By Robert Barron, Staff Writer
Enid News & Eagle
ENID, Okla. —
Garfield County officials discussed a wireless Internet problem at the courthouse Monday during the regular county commissioners meeting.
The problem arose because landmen examining public records do not have Internet access. Melissa Atkinson, a court reporter for Associate District Judge Tom Newby, said court reporters do not have Internet capability, either, while bailiffs do.
The court system’s Internet is paid from the court fund, which is controlled by Oklahoma Chief Justice Tom Colbert. Colbert denied a request by Court Clerk Margaret Jones for an additional $3,000 to the budget this year to pay for Internet services. No reason was given.
Enid attorney David Trojan was present at Monday’s meeting because he wanted the service available to everyone who uses the courthouse.
“Enid is a regional center, and we need to have those services in our courthouse,” Trojan said.
Garfield County Assessor Wade Patterson said the discussion was designed to find a way for people to get Internet service for those people who need it in the courthouse. Patterson has had Internet service in his office for several years, and also has supplied service to county commissioners and the county clerk.
“I also ran a couple of leads down for some of the court clerks in the past,” Patterson said.
Garfield County Sheriff’s Office also has Internet service to the courthouse office and county jail, and County Clerk Kevin Postier recently brought in a portable hotspot for use in his office.
Jones’ letter to the chief justice asked for a way to purchase Internet for everyone in the court system, including court reporters.
Trojan said Internet access should be available for landmen checking oil leases and others who use the courthouse for business purposes. Patterson said the goal is to get Internet into courtrooms and for court reporters.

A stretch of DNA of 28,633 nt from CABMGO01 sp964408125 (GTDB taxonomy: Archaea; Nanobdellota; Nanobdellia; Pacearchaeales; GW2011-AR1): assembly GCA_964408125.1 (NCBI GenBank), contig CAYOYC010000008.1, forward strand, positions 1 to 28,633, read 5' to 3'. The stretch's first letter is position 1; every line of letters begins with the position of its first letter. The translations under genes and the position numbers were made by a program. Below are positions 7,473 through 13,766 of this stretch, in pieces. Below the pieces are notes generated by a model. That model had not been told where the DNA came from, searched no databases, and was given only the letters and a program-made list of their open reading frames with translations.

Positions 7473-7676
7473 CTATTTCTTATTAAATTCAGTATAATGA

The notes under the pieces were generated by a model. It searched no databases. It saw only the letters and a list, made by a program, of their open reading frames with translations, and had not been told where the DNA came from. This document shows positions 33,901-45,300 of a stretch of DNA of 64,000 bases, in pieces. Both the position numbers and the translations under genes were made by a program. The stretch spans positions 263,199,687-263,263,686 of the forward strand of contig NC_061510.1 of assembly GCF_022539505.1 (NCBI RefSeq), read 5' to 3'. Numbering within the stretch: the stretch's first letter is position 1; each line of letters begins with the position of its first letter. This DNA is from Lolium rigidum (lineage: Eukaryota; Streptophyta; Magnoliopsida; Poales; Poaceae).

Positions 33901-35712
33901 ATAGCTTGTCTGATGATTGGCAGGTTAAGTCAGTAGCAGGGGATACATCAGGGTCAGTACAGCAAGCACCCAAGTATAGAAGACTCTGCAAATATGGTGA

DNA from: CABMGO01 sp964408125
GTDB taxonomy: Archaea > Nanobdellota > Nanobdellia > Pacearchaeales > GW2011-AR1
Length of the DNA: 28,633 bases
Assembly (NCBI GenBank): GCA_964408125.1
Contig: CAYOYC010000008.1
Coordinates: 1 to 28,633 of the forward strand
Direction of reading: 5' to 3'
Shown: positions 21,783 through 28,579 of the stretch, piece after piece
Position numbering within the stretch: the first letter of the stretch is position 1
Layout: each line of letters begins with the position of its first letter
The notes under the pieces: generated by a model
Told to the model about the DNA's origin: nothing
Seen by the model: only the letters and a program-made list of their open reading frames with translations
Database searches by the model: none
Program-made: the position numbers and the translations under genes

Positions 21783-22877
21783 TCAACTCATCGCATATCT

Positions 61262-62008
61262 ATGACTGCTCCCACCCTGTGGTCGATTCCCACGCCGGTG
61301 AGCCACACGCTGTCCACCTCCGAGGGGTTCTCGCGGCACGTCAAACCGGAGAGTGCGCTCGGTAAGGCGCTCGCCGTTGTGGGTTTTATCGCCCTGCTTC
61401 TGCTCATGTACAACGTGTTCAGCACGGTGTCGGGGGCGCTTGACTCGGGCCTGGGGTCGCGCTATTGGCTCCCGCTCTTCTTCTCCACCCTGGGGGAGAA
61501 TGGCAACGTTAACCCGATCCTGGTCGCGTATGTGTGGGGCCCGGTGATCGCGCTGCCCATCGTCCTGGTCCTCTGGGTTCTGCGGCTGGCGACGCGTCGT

County Commission Chairman Marc Bolz said the courthouse will run a fiber optic line to the courthouse in January. However, from that point, any office desiring Internet would need to find a way to pay for it, Patterson said.
“Court reporters need Internet access. We use the medical dictionary for spelling or Google a subject,” Atkinson said. “We have contact by other courts who send email about what’s going on and we don’t have email.”
She said Kelley Dotson, court reporter for Special District Judge Norman Grey, does not have Internet access and other reporters are “iffy.”
Atkinson formerly worked for Judge Richard Perry and now is in a different office. The office she works in now is a former bailiff’s office and all bailiffs have Internet. The old bailiff offices were supplied with state computers and Internet using Jones’ line.
A hardwire line was available through Patterson’s office, but that line is no longer available. Patterson said Monday morning he did not terminate the service. However, he said his office has slow service because of all of the additional lines connected to it.
“The question is who will pay for Internet to go through individual offices?” Atkinson said.
If the court reporters have access to Internet service, Atkinson indicated they will set up their own firewall system to protect their files.
“Hopefully, it will work in the basement,” Atkinson said.
“Wade stepped up to the plate when Sharon wouldn’t do it,” Atkinson said. She referred to former court clerk Sharon Melrose. “People assume we’re on the Internet, but that’s not so.”
Jones said the procedure for her office when additional money is needed that exceeds the budget is to send a letter to the administrative officer of the court and the chief justice of the Oklahoma Supreme Court considers the request.
No solutions were reached Monday, but commissioners agreed to have a local computer company look at the courthouse and give them an idea how much it will cost to install Internet in county offices.